#Things9-11: Finding Information…the easy way.

Today we’re talking about Wikipedia, finding images online, and sourcing talks/podcasts to support lectures and presentations.  All of which has made me feel old, in so many ways.  More on that as we work through the tasks associated with the things.

Wikipedia was founded in 2001, and it was already a go to source of information for undergraduates by the time I was doing my PhD:  If I had a pound for every time I said “Wikipedia is not a legitimate source”…  Things have moved on a great deal since then: Wikipedia has a veritable army of people volunteering their time to contribute articles, format, edit, group, link and any number of other tasks that need doing.  The site has had its ups and downs:  a particular issue is, of course, related to this army. Some take what they are doing seriously, some less so.  I was talking to someone once who said that they went into the Generation X article and made some changes (including adding a paragraph on Generation X-wing) and that it took six months for all the  spurious edits to be tracked down.  The task for this thing asked us to dig into Wikipedia, so I took the opportunity to look at the “Talk” and “History” tabs, to see if I could find any evidence for this intellectual graffiti.  In the event, this article is one of the more popular ones, and it so there is a lot of discussion and a lot of edits have been made over  a number of years.  In 17 years, Wikipedia has come a long way – but I still wanted use it as a primary source.

Onwards to Thing 10: Images.  Last week we were asked to find a suitable image to illustrate a post on copyright and creative commons.  This week, we’ve been asked to dig a little deeper and look at Flickr and Pinterest in more detail, together with some other photo/media repositories. Whilst you can use Flickr without signing up, a lot of functionality requires an account.  This means signing up, and it also requires a yahoo email address (unless I’ve misunderstood, which is possible).  I will be honest and say that this put me into grumpy old man mode. Pinterest frequently has this effect on me too:  there are a number of images that have come up on searches, but they are linked to Pinterest, which immediately triggers a “sign up to explore further prompt”, which I usually feel to be extremely irritating.

Thing 11: Finding Presentations and Podcasts.  I only had a very quick go at this due to a lack of time.  I can remember someone rhapsodising about TED talks several years ago, and I’ve been meaning to watch one for ages.  Having finally been pushed into it for this task, I confess to being rather disappointed.  Perhaps the ones I found weren’t representative.  Perhaps I just happened to find a poor example.  Perhaps I’ve just missed the point of TED talks.   I won’t give details on specific TED talks, but whilst I’d always understood them to be essentially opinion pieces, I was surprised at how this came across.  It was funny, deliberately so, but belittled certain issues – there was a lack of thoughtfulness and balance which I was surprised at – I would struggle to justify putting a clip into a presentation.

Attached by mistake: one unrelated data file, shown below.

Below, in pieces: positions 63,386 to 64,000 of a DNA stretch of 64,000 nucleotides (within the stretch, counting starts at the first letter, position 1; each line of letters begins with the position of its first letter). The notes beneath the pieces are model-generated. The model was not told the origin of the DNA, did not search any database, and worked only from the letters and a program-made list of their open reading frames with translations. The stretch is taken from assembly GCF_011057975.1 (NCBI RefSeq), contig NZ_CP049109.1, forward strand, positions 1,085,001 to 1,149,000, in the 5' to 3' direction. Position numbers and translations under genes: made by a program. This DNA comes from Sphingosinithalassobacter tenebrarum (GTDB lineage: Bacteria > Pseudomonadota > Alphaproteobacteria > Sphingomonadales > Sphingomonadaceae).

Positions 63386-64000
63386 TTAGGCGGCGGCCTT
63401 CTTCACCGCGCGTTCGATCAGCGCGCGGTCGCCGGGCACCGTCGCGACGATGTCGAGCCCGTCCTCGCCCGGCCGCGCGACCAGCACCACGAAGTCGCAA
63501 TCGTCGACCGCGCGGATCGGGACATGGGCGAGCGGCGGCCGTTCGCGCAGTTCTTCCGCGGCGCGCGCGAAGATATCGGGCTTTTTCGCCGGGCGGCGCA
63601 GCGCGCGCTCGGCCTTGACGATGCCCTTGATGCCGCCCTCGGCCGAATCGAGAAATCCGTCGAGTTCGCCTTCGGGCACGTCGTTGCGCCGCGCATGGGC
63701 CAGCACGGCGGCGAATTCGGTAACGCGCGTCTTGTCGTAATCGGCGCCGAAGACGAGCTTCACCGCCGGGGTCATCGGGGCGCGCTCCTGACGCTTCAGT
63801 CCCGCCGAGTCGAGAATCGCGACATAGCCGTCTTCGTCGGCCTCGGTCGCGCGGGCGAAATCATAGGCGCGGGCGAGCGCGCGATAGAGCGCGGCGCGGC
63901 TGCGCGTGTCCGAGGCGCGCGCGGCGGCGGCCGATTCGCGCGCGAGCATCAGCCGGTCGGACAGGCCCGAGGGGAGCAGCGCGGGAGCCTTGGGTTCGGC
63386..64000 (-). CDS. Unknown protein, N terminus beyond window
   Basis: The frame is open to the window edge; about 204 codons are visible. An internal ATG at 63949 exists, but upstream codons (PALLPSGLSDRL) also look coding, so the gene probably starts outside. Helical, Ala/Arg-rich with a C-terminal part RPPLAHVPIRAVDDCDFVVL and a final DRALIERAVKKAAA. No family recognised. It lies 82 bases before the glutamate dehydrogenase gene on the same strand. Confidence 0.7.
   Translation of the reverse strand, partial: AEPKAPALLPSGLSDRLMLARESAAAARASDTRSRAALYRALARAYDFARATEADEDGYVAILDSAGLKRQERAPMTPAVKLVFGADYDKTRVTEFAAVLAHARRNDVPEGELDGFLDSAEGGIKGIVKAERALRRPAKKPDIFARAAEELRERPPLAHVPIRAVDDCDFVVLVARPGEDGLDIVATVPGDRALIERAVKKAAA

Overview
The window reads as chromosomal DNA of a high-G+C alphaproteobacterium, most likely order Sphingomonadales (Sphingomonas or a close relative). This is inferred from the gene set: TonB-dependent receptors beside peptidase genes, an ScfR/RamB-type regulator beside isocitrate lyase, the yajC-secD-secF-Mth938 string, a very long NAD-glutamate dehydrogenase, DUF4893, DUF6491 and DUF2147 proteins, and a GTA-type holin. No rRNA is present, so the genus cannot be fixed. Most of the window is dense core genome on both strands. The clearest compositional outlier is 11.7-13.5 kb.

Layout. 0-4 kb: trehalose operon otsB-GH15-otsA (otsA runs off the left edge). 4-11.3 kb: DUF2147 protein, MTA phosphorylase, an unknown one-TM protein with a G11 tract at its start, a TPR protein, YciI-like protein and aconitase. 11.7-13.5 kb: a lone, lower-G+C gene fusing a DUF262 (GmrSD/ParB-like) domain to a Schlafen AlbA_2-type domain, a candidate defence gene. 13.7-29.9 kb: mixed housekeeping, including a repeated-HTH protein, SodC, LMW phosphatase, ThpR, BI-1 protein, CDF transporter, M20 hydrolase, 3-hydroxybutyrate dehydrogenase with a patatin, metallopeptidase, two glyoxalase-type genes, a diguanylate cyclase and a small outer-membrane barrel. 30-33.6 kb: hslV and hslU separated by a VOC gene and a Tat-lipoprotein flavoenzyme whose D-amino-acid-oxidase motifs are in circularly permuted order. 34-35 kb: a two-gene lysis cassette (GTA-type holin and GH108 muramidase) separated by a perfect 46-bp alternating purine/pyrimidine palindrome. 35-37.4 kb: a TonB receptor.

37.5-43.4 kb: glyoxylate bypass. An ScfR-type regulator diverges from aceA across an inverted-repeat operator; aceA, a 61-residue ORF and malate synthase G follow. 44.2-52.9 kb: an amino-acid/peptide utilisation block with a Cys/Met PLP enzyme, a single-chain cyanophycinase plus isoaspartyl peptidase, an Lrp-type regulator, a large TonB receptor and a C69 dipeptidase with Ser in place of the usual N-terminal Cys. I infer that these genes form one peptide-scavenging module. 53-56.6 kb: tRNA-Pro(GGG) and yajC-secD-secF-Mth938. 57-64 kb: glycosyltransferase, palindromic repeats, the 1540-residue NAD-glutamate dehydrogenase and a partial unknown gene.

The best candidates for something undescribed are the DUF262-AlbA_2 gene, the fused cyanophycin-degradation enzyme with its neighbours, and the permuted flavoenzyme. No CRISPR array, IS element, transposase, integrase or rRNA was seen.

So that’s it for this week – three things that have made me feel old.  Next week we’re looking at creating and sharing information.


Whilst you are here, a quick plug for the work of Project Gutenberg, and in particular the Distributed Proofreaders.  The reason that I mention this, is that, a lot like Wikipedia, it is dependent on the generosity of volunteers giving up some time to help.  PG is an online repository of some 56, 000 ebooks.  Many of these have been scanned from out of print source documents which have gone out of copyright.  Proofreaders are required to look at the scanned documents and remove artifacts and to make sure that it is all formatted properly.  There are three rounds of proofreading, and two or more people look at the document, in each round.  If you are a researcher, or indeed any kind of writer, it is worth signing up: not only do you get to see some truly fascinating books, but you get the opportunity to practice looking for mistakes.  Whilst I’ve been too busy lately.  I’ve put in a few hundred hours of effort in the past and have felt that it has really helped me as an editor.


2 thoughts on “#Things9-11: Finding Information…the easy way.

  1. Ah, I may’ve been responsible for the TED rhapsodising … I think I was fortunate in coming across a selection of their finest talks straight off. Since then, I can see that it does provide a forum not some not so stirling work. All I can say that when a TED talk is good, it is very very good, you know, rather like that girl with the girl in the middle of her forehead …

    Liked by 1 person

  2. TED-talks can be pretty hit-or-miss, in my experience. I think they’re best when they’re focused on people’s personal experiences. My favorites have been from artists and writers talking about their own creative processes, and also from people at NASA talking about what they do behind the scenes to keep various missions going.

    Liked by 1 person

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